A decade ago, on September 9, 1998, the YMCA building at 3763 S. Wabash became an official Chicago landmark. Completed in 1913, it gained an annex in 1945, and today it remains a hub of neighborhood activity. Stately on its quiet and well-kept Bronzeville block, it bears a plaque describing it as “an important center of community life” that offered housing and job training for “new arrivals from the South during the ‘Great Migration’ of African-Americans in the first decades of the 20th century.” In a perfect world, there would be a second plaque below it: “Sonny Rollins slept here.”

Another such plaque might adorn the considerably less well-kept Central Arms Hotel at 520 E. 47th, just east of Vincennes. Still another could mark an empty lot on the 300 block of East Garfield, where the Rhumboogie Club once stood, but it wouldn’t say anything about sleeping: Rollins played at the Rhumboogie with the man who would become Sun Ra, and nobody slept with Sun Ra around.

In 1955 Rollins was already a veteran of studio groups led by Miles Davis and Thelonious Monk, and he would soon be acclaimed as the outstanding tenor saxophone voice of his generation. But for most of that year he lived in obscurity on Chicago’s south side, working menial jobs and barely gigging.

He still considers Chicago his second home, in part because the casual congeniality of the Bronzeville scene made such a deep impression on him. He also met his wife, Lucille, in Chicago; they got married in ’65 and stayed that way till she died in 2004. And it was here that Rollins joined the band led by Clifford Brown and Max Roach, one of the greatest jazz quintets of the 50s; when they passed through in late ’55, he left with them, returning to his native New York City. But the most important thing Sonny Rollins did in Chicago in 1955 was to reclaim his life from addiction.

Rollins, who’s a few days from his 78th birthday and makes his home in a small town in upstate New York, is often called the greatest living saxophonist in jazz. He opens this year’s Jazz Fest in spectacular style on Thursday, with a free concert in Millennium Park. In the 50s, like many of his peers, he extended and expanded upon the innovations of Charlie Parker, but it was Rollins who most clearly showed how bebop, a product of the 40s, could respond to a new decade without losing its original soul. Like James Dean, his music spoke of cool rebellion; like Mort Sahl, it did so with wry commentary and wit. In the late 50s, working with such towering figures as Monk, Roach, and Coltrane, Rollins emerged as perhaps the genre’s most innovative structuralist.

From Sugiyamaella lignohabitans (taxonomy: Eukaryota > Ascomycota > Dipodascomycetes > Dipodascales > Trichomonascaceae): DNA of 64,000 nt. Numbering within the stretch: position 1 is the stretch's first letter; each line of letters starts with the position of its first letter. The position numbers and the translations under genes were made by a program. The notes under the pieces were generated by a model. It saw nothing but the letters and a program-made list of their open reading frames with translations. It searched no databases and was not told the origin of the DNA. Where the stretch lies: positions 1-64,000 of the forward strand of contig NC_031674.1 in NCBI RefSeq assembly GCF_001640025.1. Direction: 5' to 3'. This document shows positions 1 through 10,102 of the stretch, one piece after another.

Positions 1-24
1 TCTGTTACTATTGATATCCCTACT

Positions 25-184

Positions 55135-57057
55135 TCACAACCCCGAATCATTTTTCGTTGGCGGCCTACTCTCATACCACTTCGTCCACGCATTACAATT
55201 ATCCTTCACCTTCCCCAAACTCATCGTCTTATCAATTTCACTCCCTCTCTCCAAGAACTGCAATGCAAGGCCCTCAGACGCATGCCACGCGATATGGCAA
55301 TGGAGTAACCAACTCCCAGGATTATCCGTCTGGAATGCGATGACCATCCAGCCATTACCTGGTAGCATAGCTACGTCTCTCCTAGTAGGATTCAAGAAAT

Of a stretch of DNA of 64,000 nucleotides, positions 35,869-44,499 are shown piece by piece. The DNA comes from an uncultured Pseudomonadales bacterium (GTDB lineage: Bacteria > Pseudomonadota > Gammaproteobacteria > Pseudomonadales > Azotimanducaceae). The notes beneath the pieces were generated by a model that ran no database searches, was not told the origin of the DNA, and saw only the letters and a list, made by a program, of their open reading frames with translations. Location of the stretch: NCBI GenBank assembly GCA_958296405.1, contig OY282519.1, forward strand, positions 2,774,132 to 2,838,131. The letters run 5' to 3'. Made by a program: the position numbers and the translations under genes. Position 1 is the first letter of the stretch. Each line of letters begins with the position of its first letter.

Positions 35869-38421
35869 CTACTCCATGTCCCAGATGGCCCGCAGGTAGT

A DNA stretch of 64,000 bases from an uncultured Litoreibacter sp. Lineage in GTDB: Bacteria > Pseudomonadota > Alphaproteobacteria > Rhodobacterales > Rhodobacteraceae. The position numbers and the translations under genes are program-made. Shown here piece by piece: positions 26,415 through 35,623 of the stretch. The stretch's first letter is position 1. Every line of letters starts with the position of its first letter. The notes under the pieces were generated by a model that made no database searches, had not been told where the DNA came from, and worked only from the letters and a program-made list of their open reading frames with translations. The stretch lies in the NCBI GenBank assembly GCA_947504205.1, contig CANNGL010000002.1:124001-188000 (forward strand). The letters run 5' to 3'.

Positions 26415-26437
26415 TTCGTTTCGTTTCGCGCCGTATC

But then he withdrew. In 1959, at home in New York City, he took a couple years off to woodshed and rethink his music. He was getting very famous very quickly, he says, and felt he needed to brush up on certain aspects of his craft. Though he returned to great fanfare in 1962, by ’66 he was chafing at the demands of the music business and dropped out again. Eager to study Eastern religion, he traveled to Japan and then India, where he lived in a monastery until reentering the public arena in ’72 with Sonny Rollins’ Next Album.

Since then he’s released nearly two dozen records; in 2006 he started his own label, Doxy, to put out his latest, Sonny, Please. In the past decade he’s won two Grammys, and last year the Royal Swedish Academy of Music awarded him the Polar Music Prize, often referred to as the Nobel Prize of music.

For all that, his greatest triumph may have come when he left the narcotics hospital at the federal prison in Lexington, Kentucky, and came to Chicago in the first weeks of 1955. “I’m not proud of many things in my life,” he says, “but I’m proud of that—of defeating the dragon.” The dragon, of course, was heroin; like many jazzmen of the 40s and 50s, Rollins had followed Charlie Parker’s example in more than music. Chicago was where Rollins proved—to his friends, to the authorities, but mostly to himself—that he could stay clean.